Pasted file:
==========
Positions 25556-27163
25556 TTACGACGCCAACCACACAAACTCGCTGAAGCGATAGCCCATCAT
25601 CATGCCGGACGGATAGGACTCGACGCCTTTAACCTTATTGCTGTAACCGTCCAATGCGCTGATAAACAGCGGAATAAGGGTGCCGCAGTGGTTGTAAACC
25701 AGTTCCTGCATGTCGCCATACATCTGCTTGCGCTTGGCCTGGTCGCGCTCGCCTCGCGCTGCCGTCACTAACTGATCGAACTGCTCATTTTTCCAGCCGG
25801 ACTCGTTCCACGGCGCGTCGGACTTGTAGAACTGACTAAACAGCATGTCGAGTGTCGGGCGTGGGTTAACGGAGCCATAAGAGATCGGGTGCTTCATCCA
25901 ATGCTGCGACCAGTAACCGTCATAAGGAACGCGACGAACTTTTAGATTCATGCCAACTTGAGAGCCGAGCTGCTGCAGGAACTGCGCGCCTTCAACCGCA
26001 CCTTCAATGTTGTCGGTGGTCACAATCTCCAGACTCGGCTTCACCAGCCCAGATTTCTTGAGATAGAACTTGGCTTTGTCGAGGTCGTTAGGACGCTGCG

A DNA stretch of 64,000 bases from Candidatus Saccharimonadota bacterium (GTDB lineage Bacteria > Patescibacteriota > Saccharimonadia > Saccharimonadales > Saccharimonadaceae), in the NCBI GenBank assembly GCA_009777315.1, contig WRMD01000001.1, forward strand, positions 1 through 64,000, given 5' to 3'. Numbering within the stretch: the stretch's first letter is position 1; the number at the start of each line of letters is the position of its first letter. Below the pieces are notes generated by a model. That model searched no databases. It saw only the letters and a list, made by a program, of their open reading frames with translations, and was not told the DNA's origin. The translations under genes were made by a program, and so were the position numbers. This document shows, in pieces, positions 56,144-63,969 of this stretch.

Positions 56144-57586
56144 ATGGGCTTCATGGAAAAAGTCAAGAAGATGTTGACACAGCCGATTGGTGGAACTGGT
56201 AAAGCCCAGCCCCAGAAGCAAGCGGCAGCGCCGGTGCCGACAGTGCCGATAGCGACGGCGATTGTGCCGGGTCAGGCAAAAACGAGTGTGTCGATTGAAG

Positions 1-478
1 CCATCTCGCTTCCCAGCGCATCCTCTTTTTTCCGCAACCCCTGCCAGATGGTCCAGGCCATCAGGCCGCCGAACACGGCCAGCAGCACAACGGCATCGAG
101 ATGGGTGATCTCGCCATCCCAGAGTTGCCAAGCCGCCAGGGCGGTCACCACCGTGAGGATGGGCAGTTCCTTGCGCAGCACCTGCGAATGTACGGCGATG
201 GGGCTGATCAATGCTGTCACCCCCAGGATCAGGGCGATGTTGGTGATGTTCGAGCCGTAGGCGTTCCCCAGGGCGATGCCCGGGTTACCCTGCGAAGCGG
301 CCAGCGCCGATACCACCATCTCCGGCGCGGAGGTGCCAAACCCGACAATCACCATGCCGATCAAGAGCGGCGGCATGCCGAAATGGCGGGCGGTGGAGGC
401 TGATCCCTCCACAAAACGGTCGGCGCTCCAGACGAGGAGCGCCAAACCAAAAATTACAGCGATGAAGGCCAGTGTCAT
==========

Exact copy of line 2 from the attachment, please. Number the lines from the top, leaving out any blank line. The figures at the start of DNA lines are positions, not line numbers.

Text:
25556 TTACGACGCCAACCACACAAACTCGCTGAAGCGATAGCCCATCAT